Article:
It’s the roq to the fort
Enjoy it with some port
It won’t make you snort

We also have to extend an honorable mention to ohcassis for the bold, anti-Roquefort entry in our contest. We believe everyone is entitled to their own opinions on cheeses, after all. Be sure to read all the entries, if you haven’t yet.

Our second and third-place finishers will be receiving a stylish “Free Roquefort!” mini-button to help spread the word about the plight of our beloved cheese.  (Winners, please send your mailing address to dccheese at foodietots dot com to claim your prize!)

free roquefort button“Roses are red,

Roquefort is blue…”

Alright, cheese aficianados. You’ve signed the petition, you’ve stocked up on Roquefort while you can, what’s left but to enjoy it in every conceivable way until it’s yanked from our shores on March 23? Why not profess your love for the stinky French blue to the world, and submit your best sonnet, rhyme or haiku for the Cheese & Champagne “Ode to Roquefort” Valentine’s Poetry Contest!

Share your best cheesy lines in the comments below, before midnight Sunday, February 15. We’ll select our favorite on Monday … and ship the lucky Poet Roquefort a first edition C&C “Free Roquefort!” t-shirt!

Give us your cheesiest lines, rhymed or otherwise!

As our fellow cheese lovers have likely heard by now, one of the parting acts of the Bush Administration was to announce the tripling of tariffs on France’s Roquefort cheese. France’s iconic cheese had been the subject of a 100% tariff since 1999, in retaliation for Europe’s rejection of hormone-treated US beef. As the EU has refused to back down on their stance, the US decided to shuffle the products subjected to tariffs to be more persuasive. While a slew of European products were added to the list, Roquefort alone was singled out for a 300% rate. As Roquefort already goes for as much as $30/lb., the increase effectively shuts it out of the US market.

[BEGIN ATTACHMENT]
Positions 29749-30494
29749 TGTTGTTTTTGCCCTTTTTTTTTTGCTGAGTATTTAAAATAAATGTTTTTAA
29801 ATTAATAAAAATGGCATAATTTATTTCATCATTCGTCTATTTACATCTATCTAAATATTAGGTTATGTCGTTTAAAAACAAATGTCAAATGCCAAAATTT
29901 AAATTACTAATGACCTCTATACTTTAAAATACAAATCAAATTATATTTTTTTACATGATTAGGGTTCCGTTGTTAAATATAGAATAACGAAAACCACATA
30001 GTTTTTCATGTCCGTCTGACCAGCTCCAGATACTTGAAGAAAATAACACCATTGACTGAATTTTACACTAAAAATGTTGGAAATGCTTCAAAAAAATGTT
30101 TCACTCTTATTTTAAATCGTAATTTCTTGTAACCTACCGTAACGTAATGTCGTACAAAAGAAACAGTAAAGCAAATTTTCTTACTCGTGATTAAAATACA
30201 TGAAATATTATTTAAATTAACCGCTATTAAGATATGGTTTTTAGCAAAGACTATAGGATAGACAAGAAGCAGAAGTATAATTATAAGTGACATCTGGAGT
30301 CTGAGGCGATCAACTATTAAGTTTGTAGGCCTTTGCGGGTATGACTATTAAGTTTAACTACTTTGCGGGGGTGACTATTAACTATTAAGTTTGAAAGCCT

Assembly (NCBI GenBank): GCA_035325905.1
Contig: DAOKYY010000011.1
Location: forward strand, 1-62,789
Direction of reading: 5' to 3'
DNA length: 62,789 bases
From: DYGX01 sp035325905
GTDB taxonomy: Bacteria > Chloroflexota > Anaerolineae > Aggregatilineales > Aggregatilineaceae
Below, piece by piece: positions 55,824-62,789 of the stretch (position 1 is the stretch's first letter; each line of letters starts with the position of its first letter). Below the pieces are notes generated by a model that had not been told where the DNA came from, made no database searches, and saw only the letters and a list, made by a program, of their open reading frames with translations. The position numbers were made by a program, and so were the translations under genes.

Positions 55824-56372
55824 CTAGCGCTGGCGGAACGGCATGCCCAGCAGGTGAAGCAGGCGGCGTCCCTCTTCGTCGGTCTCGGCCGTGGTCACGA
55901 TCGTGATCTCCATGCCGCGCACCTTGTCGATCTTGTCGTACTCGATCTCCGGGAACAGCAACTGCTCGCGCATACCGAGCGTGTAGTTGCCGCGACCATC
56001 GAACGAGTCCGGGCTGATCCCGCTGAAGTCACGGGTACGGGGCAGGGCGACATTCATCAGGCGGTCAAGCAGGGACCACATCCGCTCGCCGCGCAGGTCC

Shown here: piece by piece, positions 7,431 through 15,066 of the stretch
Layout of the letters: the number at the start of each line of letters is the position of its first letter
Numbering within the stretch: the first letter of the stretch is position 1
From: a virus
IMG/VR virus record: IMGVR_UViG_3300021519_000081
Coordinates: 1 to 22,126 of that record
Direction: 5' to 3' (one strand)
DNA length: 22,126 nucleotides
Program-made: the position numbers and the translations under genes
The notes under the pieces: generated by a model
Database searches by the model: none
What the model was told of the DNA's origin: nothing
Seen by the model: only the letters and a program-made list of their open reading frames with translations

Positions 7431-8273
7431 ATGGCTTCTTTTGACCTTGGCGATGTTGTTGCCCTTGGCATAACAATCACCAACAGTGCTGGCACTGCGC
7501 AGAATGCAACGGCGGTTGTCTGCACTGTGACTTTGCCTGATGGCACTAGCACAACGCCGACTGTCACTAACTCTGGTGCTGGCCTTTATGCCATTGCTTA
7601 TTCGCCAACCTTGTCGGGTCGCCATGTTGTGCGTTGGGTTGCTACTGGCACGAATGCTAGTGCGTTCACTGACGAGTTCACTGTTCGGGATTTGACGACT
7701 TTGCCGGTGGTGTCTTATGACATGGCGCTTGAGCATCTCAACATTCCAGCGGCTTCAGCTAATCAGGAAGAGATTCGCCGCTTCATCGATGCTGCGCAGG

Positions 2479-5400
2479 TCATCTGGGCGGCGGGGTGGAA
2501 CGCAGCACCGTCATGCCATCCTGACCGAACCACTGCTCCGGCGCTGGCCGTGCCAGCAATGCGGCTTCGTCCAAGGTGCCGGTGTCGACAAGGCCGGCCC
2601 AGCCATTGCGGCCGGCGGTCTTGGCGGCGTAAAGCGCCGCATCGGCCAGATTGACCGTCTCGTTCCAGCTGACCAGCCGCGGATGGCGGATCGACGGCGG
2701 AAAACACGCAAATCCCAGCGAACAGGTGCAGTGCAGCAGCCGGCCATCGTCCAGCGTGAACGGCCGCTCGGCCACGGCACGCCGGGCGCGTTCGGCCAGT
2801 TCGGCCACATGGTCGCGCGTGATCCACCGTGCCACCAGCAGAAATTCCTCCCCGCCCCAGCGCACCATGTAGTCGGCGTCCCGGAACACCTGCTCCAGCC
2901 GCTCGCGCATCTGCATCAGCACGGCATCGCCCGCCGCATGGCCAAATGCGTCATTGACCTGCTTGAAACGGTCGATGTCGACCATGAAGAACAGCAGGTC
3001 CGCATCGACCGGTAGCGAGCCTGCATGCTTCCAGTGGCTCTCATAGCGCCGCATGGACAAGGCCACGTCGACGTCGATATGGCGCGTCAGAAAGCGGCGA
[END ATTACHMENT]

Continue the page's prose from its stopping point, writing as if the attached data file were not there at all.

The tariffs go into effect March 23, so we wanted to review this luxury treat before it is banished from our cheese counters. And if your significant other appreciates fine blues, consider giving the gift of Roquefort this Valentine’s Day.

Roquefort (#2 in above photo) is a distinctive blue cheese made from raw sheep’s milk in its small namesake village in the south of France. It is creamy, rich and fabulously pungent from the thick blue veins. It is ideal drizzled with honey and enjoyed with port after dinner, or melts smoothly over a juicy (hormone-free) filet mignon.

In an attempt to identify a possible domestic replacement, my sister-in-law and I conducted a blind taste test of Roquefort and Old Chatham Sheepherding’s Ewes Blue (#1 above), one of the few American sheep’s milk blues I could find locally. (There’s also Ba Ba Blue from Wisconsin’s Carr Valley.) While the Ewes Blue was enjoyable, we both correctly identified the French cheese by its distinctive creamy texture and more complex flavor.

Nothing’s more alluring than forbidden fruit, or in this case, cheese. If your sweetheart’s tastes veer towards the gourmet, why not celebrate Valentine’s Day with a spread of Roquefort, foie gras, truffles and Pellegrino…

P.S. Sign the petition to ban hormone-ridden meat, not cheese!